Yesterday, I reluctantly dragged myself to do the long run of the week, the longest I’ve done in almost two months.
As much as I love to run, there are always days when both mind and body are reluctant to obey the call of duty. Inside, I protested as I shut the door behind me and pressed Select on my Runkeeper app to start the run of the day.
I was not in the least excited about running 16.1 km (10 miles) and reasoned with myself that it was okay to just do the 8 km run (5 miles) or the 11 km (7 miles) run I was scheduled to do earlier in the week instead.
But the one thing that turned it all around was the second encounter with an unorthodox runner who brightened up my day with a smile.
Dressed in casual everyday clothes, the tall and slender smiling man unburdened the dread of finishing the long run of the day. And all it took was a happy smile from a stranger. After that, I decided to embrace the 16.1 km run and enjoy it in the fine autumn weather (and let’s keep in mind that it’s November in Iceland and we haven’t even seen snow in the capital yet).
It got me thinking about smiling in general. I know that I don’t smile nearly as much as I should. The predictable Icelandic “frown” as I sometime refer to the look on our face at times, plants itself on my face far too often.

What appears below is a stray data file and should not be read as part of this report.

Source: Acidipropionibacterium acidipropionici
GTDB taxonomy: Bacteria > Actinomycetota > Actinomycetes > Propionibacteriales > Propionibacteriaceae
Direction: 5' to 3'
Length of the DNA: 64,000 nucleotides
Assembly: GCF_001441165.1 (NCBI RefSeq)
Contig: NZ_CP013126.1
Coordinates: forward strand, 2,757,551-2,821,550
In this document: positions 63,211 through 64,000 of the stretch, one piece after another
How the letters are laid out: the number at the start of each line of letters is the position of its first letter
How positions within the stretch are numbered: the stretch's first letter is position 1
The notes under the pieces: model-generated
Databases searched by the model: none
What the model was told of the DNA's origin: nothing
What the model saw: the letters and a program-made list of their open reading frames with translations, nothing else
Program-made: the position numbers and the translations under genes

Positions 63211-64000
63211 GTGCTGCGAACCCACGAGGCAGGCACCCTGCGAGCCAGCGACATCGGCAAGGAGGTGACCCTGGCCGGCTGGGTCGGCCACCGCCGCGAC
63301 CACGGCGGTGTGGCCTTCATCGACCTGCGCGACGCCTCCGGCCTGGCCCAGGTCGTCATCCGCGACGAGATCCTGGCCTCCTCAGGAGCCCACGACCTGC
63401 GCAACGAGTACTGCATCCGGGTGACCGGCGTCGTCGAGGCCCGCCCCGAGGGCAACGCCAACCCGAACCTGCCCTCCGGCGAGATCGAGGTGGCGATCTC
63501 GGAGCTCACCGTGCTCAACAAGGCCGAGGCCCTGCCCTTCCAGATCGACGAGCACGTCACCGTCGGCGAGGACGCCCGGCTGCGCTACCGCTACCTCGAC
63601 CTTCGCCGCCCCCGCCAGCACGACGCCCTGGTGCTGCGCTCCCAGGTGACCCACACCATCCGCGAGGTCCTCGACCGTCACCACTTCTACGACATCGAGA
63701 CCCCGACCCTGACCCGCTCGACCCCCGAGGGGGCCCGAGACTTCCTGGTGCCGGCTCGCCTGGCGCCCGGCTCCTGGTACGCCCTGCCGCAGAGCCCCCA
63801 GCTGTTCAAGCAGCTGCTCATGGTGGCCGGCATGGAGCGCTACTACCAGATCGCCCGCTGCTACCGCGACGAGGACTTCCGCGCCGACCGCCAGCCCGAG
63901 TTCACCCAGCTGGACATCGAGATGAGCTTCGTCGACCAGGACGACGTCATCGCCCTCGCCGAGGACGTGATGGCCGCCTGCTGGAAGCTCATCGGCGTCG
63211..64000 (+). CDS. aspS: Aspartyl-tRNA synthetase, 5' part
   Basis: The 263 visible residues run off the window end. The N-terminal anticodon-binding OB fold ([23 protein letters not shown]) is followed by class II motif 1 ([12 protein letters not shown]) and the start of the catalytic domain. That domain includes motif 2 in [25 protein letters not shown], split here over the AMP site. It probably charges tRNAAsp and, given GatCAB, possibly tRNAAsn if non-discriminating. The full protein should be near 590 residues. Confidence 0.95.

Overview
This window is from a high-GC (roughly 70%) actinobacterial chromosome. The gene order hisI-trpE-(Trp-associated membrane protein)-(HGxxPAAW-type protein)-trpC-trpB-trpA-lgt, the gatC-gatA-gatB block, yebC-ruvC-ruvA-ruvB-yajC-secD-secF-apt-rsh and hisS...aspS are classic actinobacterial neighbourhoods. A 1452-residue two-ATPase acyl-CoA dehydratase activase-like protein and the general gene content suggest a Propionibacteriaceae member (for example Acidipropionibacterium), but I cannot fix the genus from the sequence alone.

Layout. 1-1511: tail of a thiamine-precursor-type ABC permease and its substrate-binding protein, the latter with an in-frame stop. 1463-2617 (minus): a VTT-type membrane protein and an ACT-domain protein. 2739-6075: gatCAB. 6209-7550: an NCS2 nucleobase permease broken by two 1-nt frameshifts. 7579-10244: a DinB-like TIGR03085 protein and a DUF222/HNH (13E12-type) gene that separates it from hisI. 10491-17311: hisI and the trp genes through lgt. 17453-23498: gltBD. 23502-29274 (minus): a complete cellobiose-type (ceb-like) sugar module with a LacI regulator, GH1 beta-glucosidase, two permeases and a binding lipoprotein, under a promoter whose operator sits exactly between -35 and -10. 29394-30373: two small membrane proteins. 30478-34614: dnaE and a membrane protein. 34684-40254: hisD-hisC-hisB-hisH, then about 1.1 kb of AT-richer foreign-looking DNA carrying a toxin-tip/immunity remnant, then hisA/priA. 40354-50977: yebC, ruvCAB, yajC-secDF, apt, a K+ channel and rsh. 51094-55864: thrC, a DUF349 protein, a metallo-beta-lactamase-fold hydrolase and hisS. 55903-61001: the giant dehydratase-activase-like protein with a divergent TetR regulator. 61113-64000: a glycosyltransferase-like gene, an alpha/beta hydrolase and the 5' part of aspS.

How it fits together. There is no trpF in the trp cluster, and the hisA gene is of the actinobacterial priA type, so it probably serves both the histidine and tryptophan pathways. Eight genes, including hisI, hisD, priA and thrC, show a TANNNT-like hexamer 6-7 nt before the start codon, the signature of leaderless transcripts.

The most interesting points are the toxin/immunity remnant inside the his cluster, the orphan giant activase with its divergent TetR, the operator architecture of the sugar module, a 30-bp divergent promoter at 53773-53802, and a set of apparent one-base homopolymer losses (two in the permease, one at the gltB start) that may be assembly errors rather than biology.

This frown of which I speak is not an angry frown, just a non-smile that implies a blend reaction to what is happening around us.
In the film Love Happens, the protagonist meditates every day for five minutes (if memory serves me right) with a smile on his face.
Personally, I think the philosophy behind meditating with a smile on one’s face is probably more effective than we realize. Yesterday’s experience was living proof of that.
It is not unlikely, and in particular during winter, that you may see that non-smile look on the faces of Icelanders walking down the street under gray skies on a windy day.
It’s not that we are unhappy or miserable, well, apart from possibly being fed up with the cold; it’s a cultural trait, a defense mechanism to not let the wintry ways get the better of us.
But the more I think about it, the more I am convinced that there is a better way to defeat the wintry ways, the gloom and the cold that makes us want to nest comfortably at home when not at work or running errands.
Anyone who has experienced winter in Iceland knows it can be quite gloomy after a while. The hours of daylight grow fewer with each winter month and the cold air combined with strong winds becomes exhausting for the mind and body.
After last winter, many Icelanders were more than fed up with winter, and the frown on our faces was no doubt on the sour side as spring procrastinated its arrival.
So now, as the gloomy season begins once more with the underlying fear of yet another stormy winter, it is perhaps better to face it with a smile rather than an impersonal frown that does nothing to brighten up our day or anyone else’s.
So in the theory of the smile philosophy, the colder it gets, the wider the happy smile on my face should be in defiance of the cold winter months.
Perhaps all we need is a smile on our face to make the gloomy season a happier time.
Júlíana Björnsdóttir – email@example.com